Two at one of the 2019 protests in Beirut. Photo credit: Victoria El-Khoury ZweinBEIRUT, Lebanon, March 12th (IPS) – The global fight for equality has taken some steps forward in some countries, giving future generations a glimmer of hope for greater participation and representation of women. However, this particular struggle is taking on new forms in many parts of the world, with women still being persecuted, silenced, threatened, killed, molested and deprived of their basic human rights on a daily basis. The question today is when will the world be safer for women and girls?
While the severity is unequal across countries, Lebanese women and girls fight on multiple fronts every day. While many civil society organizations (CSOs) and United Nations organizations are working on the Sustainable Development Goal (SDG 5) for gender equality, the facts point to a reality that will take years to bring about gender equality under the 2030 Agenda To achieve Lebanon on the 2020 Economic Forum’s Gender Gap Index ranks 145th out of 153 countries when it comes to equality and gender equality.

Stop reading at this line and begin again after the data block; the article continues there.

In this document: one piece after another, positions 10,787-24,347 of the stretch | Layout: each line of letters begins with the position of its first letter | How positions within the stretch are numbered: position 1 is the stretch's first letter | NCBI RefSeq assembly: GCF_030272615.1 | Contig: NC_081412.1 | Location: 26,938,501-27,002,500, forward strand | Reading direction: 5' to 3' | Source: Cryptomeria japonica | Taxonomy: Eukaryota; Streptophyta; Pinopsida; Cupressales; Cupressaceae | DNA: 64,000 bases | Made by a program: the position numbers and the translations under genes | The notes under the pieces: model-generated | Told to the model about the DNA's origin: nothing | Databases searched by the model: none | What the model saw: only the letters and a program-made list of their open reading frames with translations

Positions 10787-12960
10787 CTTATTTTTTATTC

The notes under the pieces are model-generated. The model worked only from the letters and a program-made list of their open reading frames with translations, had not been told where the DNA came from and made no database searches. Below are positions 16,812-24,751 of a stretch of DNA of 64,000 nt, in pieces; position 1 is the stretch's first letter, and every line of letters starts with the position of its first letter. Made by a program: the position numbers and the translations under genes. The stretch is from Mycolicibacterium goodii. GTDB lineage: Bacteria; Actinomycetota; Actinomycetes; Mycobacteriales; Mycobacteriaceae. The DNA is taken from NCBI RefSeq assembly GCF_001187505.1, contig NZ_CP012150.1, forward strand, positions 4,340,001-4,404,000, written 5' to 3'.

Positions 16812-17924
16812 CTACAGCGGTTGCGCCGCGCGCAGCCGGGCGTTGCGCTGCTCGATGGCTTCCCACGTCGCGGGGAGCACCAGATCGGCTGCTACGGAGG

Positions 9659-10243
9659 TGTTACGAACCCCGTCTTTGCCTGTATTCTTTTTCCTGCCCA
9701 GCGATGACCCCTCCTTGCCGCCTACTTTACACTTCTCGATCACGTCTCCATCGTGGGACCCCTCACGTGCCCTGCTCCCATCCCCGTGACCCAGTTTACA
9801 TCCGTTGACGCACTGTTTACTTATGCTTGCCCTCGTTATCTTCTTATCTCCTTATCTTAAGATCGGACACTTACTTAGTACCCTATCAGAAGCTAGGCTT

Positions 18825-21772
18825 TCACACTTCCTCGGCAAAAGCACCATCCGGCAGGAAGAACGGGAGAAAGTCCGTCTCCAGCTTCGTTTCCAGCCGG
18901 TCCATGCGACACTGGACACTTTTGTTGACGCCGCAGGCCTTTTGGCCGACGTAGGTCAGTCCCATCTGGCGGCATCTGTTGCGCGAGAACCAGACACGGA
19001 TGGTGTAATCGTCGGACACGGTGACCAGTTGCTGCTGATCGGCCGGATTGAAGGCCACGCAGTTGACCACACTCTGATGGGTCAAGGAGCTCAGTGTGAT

The political participation of Lebanese women has increased over the years. This was particularly evident in the 2018 parliamentary elections with 86 registered candidates. This was the result of a study by the United Nations Development Program (UNDP) entitled “2018 Lebanese Parliamentary Elections: Gender Key Results”. In contrast to the parliamentary elections of 2009, in which only 12 candidates took part. In January 2020 and as a result of the 2019 Lebanese Revolution, a new cabinet formed by Prime Minister Hassan Diab included 6 women ministers, a first in Lebanese history.
Victoria El-Khoury Two; Political Activist & Trainer – This unequal political representation is due to gender stereotypes that Lebanese women still face on a daily basis. Political activist and trainer Victoria El-Khoury Zwein told IPS that women are still faced with gender stereotypes in their elections. As a woman in politics, Zwein stated that she faced numerous challenges, particularly when she ran for the first time in the town where she lived in the local elections in 2004 while she was pregnant. “They said I was a foreign pregnant woman with children and I had to take care of her,” she said, adding, “It seemed like there were no more men to run for elections. ”
The political activist ran for the 2016 local elections after more than a decade and was welcomed with a friendlier demeanor by residents of Sin-el-fil, where she won by a high number of votes.
Zwein believes that politics in Lebanon should be seen and practiced differently; She was then pressured to run for the Lebanese parliamentary elections in 2018.